A “LOVEABLE rogue” was drowned by the incoming tide in Newquay after having his head stamped on in a street brawl and drunkenly stumbling over a 100ft cliff.
Luke Griffin, 21, was on a night out with 19 pals as part of an end-of-season football tour last summer when the “best night ever” turned into a nightmare.
Truro Coroner’s Court heard yesterday that the popular builder had downed four cans of lager and snorted five lines of cocaine on the minibus from Stroud, Gloucestershire, on Friday, June 1.
The night began well as the lads hit the resort’s bars and pubs, while one passer-by recalled Mr Griffin smiling to himself and mumbling that he was having a “wicked night”.
He even posed for a photo with a holiday-maker and his grand-daughter.
But by 10pm the situation had descended into chaos as Mr Griffin lost his friends and picked a fight with a partially disabled stroke victim on Towan beach, before ending up in a violent scuffle with two men in the public car park on Beach Road, below the Walkabout Bar.
He was later seen stumbling into a cliff-top private garden on Trebarwith Crescent, close to his accommodation at Reef Island Surf Lodge, after which he fell over a wall and onto Great Western beach below.
Experts later discovered he was still alive when he hit the ground, but was soon drowned by the incoming tide. His body was found by a dog-walker at 8.30am the next day.
Mr Griffin’s friends and family frequently broke down as the circumstances surrounding his death were revealed during the six hour inquest.
At the end of the hearing, deputy coroner Andrew Cox made a passionate plea for youngsters visiting Newquay to act responsibly.
Recording a verdict of accidental death, he said: “Luke isn’t the first young man who has died in Newquay falling over cliffs after consuming too much alcohol or drugs. I don’t want to have any more distressed family and friends appearing before me, mourning the loss of a youngster. This won’t change unless the culture of drinking to excess also changes. Come to Newquay, have a good time but drink responsibly and get home safely.”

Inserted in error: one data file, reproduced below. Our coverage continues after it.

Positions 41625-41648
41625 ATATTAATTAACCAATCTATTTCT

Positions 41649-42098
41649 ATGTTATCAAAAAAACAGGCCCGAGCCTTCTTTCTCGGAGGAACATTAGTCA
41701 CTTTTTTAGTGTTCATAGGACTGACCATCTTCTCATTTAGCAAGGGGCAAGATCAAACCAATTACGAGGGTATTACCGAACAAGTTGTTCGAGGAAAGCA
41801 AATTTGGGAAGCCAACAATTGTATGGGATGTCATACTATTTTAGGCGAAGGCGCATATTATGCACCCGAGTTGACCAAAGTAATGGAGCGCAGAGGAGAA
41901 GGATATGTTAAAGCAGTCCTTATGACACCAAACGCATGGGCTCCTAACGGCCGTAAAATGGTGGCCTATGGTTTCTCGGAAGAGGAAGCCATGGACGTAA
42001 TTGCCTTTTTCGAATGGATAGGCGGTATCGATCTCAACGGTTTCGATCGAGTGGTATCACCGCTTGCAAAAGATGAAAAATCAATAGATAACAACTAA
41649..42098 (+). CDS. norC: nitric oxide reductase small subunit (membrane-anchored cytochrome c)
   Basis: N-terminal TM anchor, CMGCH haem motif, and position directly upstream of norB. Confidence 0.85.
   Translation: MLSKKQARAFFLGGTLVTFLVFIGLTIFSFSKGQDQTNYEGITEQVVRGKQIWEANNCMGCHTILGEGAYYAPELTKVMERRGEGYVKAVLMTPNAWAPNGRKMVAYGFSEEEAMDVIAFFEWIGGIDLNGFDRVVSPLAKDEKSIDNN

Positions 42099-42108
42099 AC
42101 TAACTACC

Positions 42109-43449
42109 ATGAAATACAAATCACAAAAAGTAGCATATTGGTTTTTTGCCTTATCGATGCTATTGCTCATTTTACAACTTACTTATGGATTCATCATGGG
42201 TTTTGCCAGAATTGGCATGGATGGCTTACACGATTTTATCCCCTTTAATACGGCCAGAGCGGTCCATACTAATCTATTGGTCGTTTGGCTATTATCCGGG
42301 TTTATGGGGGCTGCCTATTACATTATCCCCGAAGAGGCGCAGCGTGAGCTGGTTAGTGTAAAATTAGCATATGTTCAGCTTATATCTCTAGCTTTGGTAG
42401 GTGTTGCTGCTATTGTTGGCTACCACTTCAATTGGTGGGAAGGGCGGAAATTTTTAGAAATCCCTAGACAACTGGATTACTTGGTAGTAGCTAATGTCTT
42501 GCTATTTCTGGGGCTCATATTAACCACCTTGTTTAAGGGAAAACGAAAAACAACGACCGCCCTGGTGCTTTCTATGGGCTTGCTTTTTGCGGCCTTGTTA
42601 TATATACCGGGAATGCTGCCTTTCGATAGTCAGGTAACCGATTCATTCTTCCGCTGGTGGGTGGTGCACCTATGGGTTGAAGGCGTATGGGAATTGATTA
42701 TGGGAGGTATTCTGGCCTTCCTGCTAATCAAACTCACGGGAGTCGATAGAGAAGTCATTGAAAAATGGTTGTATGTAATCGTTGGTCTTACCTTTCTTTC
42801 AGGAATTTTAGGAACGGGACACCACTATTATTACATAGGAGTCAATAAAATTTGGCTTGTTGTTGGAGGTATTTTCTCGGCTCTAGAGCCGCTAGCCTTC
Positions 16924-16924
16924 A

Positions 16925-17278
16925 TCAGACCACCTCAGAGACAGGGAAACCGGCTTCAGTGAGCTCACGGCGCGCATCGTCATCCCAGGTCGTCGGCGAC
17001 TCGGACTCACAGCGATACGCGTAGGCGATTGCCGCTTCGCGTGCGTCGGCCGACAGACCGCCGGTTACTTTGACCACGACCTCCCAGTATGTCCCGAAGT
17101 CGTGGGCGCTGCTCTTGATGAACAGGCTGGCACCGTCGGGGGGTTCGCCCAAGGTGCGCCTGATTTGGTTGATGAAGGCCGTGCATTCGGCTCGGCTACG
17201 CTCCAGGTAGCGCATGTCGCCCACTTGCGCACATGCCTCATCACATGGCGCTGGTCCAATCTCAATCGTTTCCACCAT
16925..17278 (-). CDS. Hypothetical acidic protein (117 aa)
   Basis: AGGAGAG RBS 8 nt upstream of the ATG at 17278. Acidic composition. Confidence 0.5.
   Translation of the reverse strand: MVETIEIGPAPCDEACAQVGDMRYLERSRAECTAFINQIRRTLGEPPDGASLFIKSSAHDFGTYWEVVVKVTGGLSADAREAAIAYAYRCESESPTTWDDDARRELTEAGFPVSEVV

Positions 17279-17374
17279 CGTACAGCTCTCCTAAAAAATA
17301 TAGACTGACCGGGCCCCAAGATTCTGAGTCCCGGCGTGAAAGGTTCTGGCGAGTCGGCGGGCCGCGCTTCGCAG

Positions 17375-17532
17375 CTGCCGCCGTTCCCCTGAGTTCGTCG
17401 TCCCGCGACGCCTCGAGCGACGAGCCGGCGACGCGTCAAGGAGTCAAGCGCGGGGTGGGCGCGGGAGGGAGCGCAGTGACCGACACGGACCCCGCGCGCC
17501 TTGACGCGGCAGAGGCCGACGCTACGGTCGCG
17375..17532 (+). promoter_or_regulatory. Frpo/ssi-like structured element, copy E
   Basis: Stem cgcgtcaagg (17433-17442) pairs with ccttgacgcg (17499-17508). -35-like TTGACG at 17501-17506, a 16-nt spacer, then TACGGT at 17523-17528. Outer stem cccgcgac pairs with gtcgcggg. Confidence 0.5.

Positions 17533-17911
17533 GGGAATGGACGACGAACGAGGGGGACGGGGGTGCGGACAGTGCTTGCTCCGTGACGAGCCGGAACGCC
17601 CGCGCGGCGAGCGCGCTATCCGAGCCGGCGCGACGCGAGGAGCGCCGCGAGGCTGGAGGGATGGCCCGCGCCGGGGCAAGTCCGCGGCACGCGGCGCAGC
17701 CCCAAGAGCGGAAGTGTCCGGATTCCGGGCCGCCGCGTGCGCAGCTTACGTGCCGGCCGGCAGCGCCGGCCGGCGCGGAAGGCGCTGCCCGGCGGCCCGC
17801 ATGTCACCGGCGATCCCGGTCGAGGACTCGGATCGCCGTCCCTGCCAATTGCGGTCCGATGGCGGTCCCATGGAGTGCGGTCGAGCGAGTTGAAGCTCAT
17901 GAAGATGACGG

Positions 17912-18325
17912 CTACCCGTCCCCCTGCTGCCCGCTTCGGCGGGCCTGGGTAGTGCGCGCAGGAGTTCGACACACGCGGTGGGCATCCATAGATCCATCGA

Paying tribute to her beloved grandson, Angela Earwaker, 63, said: “He was a lovable rogue; kind, caring and compassionate and a hard worker. He just got player of the year [with Leonard Stanley AFC]. We collected his trophy after he passed away. Everyone that knew Luke thought he was lovely. They just loved his smile – that’s how we want to remember him.”
A post mortem examination revealed Luke was more than two and a half times over the legal drink-drive limit for alcohol, and had recently used cannabis as well as cocaine.
Fellow footballers Andrew Sargent, Jordan Measures, Daniel Glyn and Piers Versaci all reported Mr Griffin had been in good spirits. Mr Versaci said: “He was happy. We were all having the best weekend that we’ve had together ever.”
Yet stroke victim Russell Daniels said his encounter with Mr Griffin - who had lost the rest of the group - on Towan beach at around 10pm was far from happy.
He told the court: “He growled or mumbled something. He said ‘where’s Dan? What the f*** have you done with him’ and with that he started trying to hit me. He was dancing like a boxer around me. I thought I was going to get the kicking of my life.”
Mr Daniels’s friend, James Forrest, spotted what was happening and tackled the pair to the ground before restraining Mr Griffin and throwing sand in his face. Mr Daniels also described punching his assailant twice in the face, breaking his nose.
The pair walked back up the beach slipway, followed by Mr Griffin, who was “spitting blood”, and then told two lads nearby what had happened. They claim Mr Griffin then confronted the two unidentified men in the Beach Road car park.
However, eye-witness Gloria Jane, who was having a cigarette outside Chy Bar over the road, believed Mr Griffin was trying to avoid a fight.
She told the court: “It looked like he was trying to get away. Then they started swinging punches and Luke was knocked to the floor. It was horrible. One of them was stomping on his head. I was amazed at what I was seeing. I couldn’t believe someone could do that. I just shouted as loud as I could and the two ran off.”
Police were called to the scene but Mr Griffin refused to divulge what had happened. He was taken to the Street Safe cabin for medical assistance, but refused help and walked off towards the tram tracks, near Trebarwith Crescent, where he was seen on CCTV apparently lost and agitated.
Holiday-maker Mark Sutton, who was sitting on the balcony of his holiday apartment, described watching Mr Griffin later emerge onto Trebarwith Crescent before stumbling towards the private cliff-top garden near the Trebarwith Hotel.
Detective Sergeant Sharon Donald said “depressions” had been found on vegetation close to the cliff-top wall, indicating someone had moved through it. She also revealed Mr Griffin, who had been placed on the child protection register as a youngster, had previous convictions for “unprovoked violence”.
The official cause of Mr Griffin’s death was said to be “drowning while under the influence of alcohol and cocaine following a recent head injury”. It remains unclear which of the injuries he sustained in the cliff fall and which were caused by the assault.
The two men who stamped on Mr Griffin were never located. Mr Daniels and Mr Forrest were arrested on suspicion of assault but were later released without charge.